Setting up a Linux GW VII: Fun with iptables, setting up port forwardings

In any LAN you’ll probably want to expose some services to the outer world, be it for a bittorrent connection or because you have internal servers you need to access from outside your internal LAN. To do this, you’ll have to tell your router to forward some external port to an internal one, like this:

iptables -t nat -A PREROUTING -i eth0 -p tcp 
	--dport PORT -j DNAT --to INTERNAL_IP:INTERNAL_PORT
# This rule may not be needed, depending on other chain confings
iptables -A INPUT -i eth0 -p tcp -m state --state NEW 
	--dport PORT -j DNAT --to INTERNAL_IP:INTERNAL_PORT

This is enough to expose a private server to the world, but it will not be very useful when your dynamic IP changes, so you’ll need to set INTERNAL_IP to be a static IP.

Of course, this commands are little less than black magic. iptables are rather complex and quite difficult to master, but as a short description we can say they are a way of applying a set of rules to incoming network packets. In iptables you have different tables of rules (in this case we use -t[able] nat) and specify that we want our rule to be applied in the PREROUTING phase. -i specifies that this rule should be applied only to packets incoming from eth0, and –dport means this rule applies only to packets incoming from a certain port. Of course, if you are going to specify a port then you need to specify the protocol (in this case, tcp).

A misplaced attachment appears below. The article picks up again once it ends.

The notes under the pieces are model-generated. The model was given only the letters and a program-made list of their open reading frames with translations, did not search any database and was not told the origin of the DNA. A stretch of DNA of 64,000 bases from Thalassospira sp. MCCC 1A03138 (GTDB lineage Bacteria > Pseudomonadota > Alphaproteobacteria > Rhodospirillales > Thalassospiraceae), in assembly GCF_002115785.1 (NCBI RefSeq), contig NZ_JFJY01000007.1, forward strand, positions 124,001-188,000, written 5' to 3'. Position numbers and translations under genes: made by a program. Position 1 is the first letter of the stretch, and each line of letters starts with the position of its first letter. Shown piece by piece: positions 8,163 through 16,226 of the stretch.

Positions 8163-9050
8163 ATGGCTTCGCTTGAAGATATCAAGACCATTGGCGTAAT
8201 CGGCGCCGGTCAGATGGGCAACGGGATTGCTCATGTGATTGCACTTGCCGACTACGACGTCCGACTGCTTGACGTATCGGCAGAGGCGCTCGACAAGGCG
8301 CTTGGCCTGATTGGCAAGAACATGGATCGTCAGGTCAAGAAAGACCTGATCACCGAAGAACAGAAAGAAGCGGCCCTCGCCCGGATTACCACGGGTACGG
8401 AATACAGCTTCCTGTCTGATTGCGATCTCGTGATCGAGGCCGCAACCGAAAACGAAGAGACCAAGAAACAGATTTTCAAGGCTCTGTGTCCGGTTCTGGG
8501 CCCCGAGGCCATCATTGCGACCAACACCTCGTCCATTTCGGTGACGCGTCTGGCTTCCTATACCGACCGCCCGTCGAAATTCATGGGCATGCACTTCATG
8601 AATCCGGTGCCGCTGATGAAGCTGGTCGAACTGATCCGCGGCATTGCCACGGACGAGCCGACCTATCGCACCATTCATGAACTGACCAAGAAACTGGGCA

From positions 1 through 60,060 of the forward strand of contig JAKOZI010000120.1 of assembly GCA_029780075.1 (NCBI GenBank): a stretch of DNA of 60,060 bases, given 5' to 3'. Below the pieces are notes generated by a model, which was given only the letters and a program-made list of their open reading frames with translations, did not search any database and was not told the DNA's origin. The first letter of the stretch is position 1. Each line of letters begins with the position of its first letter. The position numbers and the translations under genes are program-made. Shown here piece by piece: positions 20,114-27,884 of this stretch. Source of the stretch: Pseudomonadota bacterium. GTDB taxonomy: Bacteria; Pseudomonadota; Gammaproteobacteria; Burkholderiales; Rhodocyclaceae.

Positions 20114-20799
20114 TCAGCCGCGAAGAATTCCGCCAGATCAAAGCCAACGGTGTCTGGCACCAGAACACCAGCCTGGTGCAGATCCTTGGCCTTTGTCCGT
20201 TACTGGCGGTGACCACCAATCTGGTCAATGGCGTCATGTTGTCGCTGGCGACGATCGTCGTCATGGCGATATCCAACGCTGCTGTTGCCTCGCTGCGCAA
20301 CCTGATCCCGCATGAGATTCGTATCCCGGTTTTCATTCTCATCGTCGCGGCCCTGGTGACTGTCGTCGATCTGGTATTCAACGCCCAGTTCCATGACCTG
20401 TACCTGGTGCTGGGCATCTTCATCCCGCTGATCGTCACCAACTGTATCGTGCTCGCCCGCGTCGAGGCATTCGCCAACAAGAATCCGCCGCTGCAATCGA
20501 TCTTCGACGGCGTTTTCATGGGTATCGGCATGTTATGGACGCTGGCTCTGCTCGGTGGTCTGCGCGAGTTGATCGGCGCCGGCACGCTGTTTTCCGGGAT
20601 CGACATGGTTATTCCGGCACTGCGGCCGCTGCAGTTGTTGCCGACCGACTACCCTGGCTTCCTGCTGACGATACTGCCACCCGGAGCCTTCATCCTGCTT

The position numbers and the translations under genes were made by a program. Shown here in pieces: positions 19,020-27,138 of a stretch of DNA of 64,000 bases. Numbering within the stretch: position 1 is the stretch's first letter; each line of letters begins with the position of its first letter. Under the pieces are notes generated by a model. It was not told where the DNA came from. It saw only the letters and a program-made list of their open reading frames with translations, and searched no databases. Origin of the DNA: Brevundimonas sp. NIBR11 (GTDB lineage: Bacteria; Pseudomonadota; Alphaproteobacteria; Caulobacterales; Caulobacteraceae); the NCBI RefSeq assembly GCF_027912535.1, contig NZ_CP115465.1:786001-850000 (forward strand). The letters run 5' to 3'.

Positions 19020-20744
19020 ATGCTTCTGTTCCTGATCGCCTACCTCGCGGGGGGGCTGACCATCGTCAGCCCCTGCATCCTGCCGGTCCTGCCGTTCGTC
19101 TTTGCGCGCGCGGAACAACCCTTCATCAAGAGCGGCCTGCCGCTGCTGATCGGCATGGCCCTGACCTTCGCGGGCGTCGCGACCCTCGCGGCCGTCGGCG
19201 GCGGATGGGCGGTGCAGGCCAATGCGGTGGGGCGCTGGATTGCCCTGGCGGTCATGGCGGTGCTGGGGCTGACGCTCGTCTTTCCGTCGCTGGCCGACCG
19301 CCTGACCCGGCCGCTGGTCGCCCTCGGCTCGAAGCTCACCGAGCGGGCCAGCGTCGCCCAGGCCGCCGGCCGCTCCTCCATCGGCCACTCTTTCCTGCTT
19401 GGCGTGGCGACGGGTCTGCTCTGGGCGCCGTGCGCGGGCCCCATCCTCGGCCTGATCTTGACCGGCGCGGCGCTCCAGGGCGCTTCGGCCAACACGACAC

Now we have replicated in our setup almost all the functionalities a small COTS router has. Next time we’ll see how to improve that by adding a proxy.

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